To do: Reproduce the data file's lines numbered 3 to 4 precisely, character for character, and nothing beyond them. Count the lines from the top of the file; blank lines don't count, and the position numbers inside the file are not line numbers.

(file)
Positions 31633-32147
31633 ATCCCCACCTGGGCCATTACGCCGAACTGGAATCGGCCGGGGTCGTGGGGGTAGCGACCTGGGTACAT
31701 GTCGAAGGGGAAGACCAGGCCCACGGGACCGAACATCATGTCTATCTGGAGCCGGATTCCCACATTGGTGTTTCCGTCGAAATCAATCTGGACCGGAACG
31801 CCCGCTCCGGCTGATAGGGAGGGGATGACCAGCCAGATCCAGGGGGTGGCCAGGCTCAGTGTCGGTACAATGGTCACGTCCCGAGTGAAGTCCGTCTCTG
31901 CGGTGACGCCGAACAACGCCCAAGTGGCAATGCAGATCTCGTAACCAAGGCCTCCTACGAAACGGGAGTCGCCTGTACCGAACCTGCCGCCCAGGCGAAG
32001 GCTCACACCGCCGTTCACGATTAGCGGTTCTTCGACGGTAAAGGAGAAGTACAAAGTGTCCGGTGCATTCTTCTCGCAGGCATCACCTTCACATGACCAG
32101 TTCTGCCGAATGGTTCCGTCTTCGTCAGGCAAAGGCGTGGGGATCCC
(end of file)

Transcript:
31701 GTCGAAGGGGAAGACCAGGCCCACGGGACCGAACATCATGTCTATCTGGAGCCGGATTCCCACATTGGTGTTTCCGTCGAAATCAATCTGGACCGGAACG
31801 CCCGCTCCGGCTGATAGGGAGGGGATGACCAGCCAGATCCAGGGGGTGGCCAGGCTCAGTGTCGGTACAATGGTCACGTCCCGAGTGAAGTCCGTCTCTG